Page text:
National Trust, Ightham Mote, Kent, 2014.
This OB1 LIVE collaboration with the National Trust was comprised of three phased projects on the themes of approach, enter and dwelling. The focus of these projects was to investigate and propose revised entrance strategies for Ightham Mote, a 14th century manor house in Kent.
Phase 1. “Creature Houses” consultation event. In order to explore the way that visitors approach, enter and dwell, full scale Creature Houses were designed, made and installed in the courtyard as part of an event to consult visitors about their experience of visiting the house. The installations were designed to accommodate bats, death watch beetles and even accommodation for wallabies that had escaped in the area and formed a “mob” in the grounds.
Phase 2. “Entrance Strategies”. The consultation event informed site strategies for improving the experience of entering and orientation for visitors. Strategies were presented to the National Trust using films and models. Proposals included different entrance routes to take advantage of seasonal change and journeys that focused the visitor on the beautiful sounds of the place.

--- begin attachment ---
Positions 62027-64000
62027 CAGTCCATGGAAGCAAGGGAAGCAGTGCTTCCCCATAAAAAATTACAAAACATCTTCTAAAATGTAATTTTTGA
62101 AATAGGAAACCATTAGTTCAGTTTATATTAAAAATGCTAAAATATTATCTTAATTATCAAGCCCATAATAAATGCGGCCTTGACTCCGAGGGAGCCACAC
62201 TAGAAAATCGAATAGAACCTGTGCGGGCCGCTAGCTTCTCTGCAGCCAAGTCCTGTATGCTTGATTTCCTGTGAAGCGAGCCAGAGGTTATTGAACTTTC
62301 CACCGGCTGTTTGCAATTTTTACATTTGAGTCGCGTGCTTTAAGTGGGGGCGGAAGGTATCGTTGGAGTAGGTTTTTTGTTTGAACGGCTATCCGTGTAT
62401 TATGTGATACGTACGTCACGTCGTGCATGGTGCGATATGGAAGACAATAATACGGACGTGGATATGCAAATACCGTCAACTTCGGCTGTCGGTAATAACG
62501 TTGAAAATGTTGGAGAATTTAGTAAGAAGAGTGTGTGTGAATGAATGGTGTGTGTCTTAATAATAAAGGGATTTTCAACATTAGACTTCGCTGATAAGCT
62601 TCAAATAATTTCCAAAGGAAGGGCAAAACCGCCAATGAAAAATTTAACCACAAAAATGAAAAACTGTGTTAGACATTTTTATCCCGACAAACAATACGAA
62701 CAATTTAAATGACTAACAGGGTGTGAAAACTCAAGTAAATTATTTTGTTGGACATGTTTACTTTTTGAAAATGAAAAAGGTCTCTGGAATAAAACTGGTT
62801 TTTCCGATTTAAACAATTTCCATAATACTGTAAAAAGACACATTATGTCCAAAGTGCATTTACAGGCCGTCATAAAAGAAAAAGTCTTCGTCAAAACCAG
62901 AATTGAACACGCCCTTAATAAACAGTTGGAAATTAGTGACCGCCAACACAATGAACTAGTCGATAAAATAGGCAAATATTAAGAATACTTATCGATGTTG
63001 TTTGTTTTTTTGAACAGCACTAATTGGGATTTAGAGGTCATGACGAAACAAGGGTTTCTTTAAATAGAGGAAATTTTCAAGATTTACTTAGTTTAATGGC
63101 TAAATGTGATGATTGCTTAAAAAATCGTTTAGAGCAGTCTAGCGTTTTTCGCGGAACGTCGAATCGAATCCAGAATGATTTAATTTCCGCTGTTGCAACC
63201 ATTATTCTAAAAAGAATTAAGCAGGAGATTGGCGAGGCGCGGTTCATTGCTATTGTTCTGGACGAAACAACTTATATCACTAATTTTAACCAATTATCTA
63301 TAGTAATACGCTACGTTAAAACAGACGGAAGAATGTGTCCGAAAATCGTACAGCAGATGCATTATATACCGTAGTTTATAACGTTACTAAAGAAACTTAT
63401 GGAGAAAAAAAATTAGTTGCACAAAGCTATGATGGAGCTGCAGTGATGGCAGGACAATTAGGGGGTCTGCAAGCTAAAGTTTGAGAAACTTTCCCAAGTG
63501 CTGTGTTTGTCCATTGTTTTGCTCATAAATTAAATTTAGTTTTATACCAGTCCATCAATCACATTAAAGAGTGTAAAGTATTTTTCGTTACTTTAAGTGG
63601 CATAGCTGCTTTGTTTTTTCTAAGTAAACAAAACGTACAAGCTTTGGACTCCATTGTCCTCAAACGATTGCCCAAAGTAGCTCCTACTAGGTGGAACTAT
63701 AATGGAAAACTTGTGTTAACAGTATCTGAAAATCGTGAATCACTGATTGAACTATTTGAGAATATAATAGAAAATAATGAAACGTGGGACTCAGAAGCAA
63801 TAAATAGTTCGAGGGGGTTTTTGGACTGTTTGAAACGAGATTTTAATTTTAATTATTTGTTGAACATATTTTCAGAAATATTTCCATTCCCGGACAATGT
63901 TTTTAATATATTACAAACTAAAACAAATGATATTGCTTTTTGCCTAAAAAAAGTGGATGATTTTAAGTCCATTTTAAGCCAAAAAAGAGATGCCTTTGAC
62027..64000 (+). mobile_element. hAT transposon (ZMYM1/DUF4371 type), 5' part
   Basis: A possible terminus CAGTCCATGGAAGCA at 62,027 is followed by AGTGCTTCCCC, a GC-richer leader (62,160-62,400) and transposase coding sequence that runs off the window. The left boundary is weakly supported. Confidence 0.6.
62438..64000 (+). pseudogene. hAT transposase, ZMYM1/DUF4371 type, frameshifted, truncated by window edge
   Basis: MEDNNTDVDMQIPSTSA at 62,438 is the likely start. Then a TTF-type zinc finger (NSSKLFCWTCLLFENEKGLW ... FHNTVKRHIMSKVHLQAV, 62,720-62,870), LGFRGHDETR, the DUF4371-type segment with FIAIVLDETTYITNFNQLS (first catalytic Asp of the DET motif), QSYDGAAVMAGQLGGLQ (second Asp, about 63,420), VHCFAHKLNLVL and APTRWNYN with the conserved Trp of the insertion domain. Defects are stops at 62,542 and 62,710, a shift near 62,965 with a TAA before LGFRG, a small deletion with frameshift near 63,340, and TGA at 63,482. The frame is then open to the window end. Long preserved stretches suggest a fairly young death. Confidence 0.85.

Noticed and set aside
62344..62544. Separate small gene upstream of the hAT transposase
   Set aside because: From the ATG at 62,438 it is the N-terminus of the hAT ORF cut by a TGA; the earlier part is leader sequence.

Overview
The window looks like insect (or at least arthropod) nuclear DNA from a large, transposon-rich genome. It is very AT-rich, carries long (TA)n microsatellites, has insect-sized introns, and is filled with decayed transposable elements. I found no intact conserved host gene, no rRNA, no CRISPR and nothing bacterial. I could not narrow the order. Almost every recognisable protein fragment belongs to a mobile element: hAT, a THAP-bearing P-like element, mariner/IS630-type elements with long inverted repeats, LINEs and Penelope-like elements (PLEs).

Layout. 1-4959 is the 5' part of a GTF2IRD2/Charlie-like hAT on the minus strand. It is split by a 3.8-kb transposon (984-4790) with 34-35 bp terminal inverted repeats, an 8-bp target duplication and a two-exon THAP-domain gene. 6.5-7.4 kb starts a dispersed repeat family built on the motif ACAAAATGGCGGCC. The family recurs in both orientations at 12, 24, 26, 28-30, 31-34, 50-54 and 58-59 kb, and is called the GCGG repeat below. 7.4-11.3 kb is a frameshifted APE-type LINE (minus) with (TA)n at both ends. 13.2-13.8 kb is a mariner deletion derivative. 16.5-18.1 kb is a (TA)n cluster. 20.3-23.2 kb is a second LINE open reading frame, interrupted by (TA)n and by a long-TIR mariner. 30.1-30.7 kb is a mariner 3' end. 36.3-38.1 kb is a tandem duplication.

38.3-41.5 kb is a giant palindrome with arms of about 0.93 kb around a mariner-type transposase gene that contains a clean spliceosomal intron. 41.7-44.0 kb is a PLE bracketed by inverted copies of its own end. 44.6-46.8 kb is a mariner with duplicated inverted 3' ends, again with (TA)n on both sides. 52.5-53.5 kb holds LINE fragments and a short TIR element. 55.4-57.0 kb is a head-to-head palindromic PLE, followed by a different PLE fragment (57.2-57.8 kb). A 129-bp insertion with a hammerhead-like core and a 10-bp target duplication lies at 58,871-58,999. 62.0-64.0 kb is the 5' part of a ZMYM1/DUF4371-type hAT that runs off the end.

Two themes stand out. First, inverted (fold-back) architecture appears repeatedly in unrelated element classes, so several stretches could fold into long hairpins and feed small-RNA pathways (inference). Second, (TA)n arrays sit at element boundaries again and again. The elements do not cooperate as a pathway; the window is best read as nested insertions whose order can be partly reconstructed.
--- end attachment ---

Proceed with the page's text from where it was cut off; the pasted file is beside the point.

Phase 3. “Entrance Building”. To conclude the project and connect the themes of approach, enter and dwelling, each student designed an Entrance Building to the site that included an exhibition about the house and grounds as well as providing welcome, tickets and visitor information. Proposals included building forms that made a virtue of the unusual sunken topography of the site and others made uncanny spaces that embraced the intriguing nature of the place. A book recording the project outcomes was presented to the National Trust for discussion as they address the visitor experience to the site.
The National Trust. With thanks to: Nic Durston, Tom Freshwater and Bernadette Gillow.
Staff, volunteers and visitors to the National Trust’s Ightham Mote.
Jane Anderson, Dr. Orestes Chouchoulas, Ruth Cuenca, Dr. Orsalia Dimitriou, Rob Houmøller, Peter Merrett, Pouya Zamanpour